Taliban government officials were not immediately available for comment.
The statement said Monday’s death sentence was carried out following approval by three of the country’s highest courts and the Taliban supreme leader, Mullah Haibatullah Akhundzada. The executed man, identified as Nazar Mohammad from the district of Bilcheragh in Faryab province, had killed Khal Mohammad, also from Faryab. The killing took place in Jawzjan.
On Thursday in the southeastern Ghazni province, the Taliban executed two men convicted of stabbing their victims to death. Relatives of the victims fired guns at the two men, also at a sports stadium as thousands of people watched.
Separate statements from the Taliban’s supreme court said a man and a woman convicted of adultery were flogged with 35 lashes each in northern Balkh province over the weekend. Two other people were lashed in eastern Laghman province, also over the weekend; they were given each 30 lashes for allegedly committing immoral acts.
The United Nations has strongly criticized the Taliban for carrying out public executions, lashings and stonings since seizing power, and called on the country’s rulers to halt such practices.


Anti-Muslim hate speech soars in India, research group says

Updated 26 February 2024
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Anti-Muslim hate speech soars in India, research group says

  • Research group ‘India Hate Lab’ documents 668 hate speech incidents targeting Muslims in 2023
  • Rights groups have alleged mistreatment of Muslims under Modi, India’s prime minister since 2014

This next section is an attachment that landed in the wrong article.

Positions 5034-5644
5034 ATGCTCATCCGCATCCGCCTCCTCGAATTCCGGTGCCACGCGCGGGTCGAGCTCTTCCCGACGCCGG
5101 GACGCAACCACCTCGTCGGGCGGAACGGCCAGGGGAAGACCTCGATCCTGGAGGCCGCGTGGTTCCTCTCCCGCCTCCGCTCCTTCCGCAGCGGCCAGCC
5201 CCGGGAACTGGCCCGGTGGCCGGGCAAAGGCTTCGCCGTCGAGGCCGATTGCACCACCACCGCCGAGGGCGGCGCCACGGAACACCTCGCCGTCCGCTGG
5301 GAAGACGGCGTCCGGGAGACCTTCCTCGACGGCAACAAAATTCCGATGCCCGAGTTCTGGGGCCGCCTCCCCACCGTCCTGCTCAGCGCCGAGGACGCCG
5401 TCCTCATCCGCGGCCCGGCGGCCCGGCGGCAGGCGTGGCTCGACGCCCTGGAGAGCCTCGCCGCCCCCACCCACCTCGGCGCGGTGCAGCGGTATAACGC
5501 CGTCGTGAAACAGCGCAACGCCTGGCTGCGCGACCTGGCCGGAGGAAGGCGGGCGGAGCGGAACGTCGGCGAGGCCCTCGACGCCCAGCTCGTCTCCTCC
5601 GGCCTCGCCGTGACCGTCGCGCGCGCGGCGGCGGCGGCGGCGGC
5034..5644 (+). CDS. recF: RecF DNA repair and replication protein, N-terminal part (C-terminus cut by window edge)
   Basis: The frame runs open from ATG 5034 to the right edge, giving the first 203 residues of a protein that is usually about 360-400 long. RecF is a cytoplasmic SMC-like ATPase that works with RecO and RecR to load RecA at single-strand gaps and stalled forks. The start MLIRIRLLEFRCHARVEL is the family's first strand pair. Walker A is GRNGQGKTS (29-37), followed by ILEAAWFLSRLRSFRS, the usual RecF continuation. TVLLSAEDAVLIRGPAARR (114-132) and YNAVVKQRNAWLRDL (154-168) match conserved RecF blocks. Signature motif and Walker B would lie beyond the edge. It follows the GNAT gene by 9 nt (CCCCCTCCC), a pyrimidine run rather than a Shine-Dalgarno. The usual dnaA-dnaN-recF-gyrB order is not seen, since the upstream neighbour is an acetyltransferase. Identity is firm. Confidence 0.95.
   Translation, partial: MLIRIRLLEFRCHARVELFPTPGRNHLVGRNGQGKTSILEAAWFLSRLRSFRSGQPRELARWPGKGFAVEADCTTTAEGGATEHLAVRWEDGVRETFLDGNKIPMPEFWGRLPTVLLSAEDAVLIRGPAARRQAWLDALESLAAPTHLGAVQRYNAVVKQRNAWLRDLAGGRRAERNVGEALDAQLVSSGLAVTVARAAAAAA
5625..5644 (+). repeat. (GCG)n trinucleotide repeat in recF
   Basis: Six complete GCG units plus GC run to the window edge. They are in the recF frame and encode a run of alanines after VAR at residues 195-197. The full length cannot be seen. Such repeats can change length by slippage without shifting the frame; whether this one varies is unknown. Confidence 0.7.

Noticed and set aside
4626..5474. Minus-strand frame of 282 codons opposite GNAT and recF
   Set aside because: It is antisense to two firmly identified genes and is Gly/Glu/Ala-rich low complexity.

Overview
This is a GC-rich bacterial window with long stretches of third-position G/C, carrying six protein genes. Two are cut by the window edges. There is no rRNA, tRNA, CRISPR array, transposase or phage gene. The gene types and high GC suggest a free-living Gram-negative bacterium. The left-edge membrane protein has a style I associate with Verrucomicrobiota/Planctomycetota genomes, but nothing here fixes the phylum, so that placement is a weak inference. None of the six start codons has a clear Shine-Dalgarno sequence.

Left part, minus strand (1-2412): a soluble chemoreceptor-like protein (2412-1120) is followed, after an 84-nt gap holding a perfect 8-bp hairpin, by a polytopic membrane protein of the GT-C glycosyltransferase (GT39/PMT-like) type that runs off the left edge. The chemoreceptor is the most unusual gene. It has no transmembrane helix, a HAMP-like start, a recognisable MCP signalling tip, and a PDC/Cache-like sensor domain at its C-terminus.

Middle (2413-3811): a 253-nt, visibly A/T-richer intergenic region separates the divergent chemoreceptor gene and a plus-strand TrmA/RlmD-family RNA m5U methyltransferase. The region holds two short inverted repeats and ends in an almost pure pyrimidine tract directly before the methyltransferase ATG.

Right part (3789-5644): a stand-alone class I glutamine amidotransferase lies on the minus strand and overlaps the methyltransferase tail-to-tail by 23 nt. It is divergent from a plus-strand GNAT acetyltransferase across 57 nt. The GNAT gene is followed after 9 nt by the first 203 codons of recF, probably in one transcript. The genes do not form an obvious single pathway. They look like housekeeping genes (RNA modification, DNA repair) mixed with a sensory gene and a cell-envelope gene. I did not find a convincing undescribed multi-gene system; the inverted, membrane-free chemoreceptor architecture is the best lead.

Anti-Muslim hate speech in India rose by 62 percent in the second half of 2023 compared to the first six months of the year, a Washington-based research group said on Monday, adding the Israel-Gaza war played a key role in the last three months.

India Hate Lab documented 668 hate speech incidents targeting Muslims in 2023, 255 of which occurred in the first half of the year while 413 took place in the last six months of 2023, the research group said in a report released Monday.

About 75 percent, or 498, of those incidents took place in states governed by the Hindu nationalist Bharatiya Janata Party (BJP) of Prime Minister Narendra Modi, according to the report. The states of Maharashtra, Uttar Pradesh and Madhya Pradesh accounted for the most hate speech.

Between Oct. 7 — when Palestinian group Hamas attacked Israel, sparking the conflict in the Gaza Strip as Israel retaliated — and Dec. 31, there were 41 incidents of hate speech against Indian Muslims that mentioned the war, the report added. It accounted for about 20 percent of hate speech in the last three months of 2023.

The research group said it used the United Nations’ definition of hate speech — prejudiced or discriminatory language toward an individual or group based on attributes including religion, ethnicity, nationality, race or gender.

Rights groups have alleged mistreatment of Muslims under Modi, who became prime minister in 2014 and is widely expected to retain power after the 2024 elections.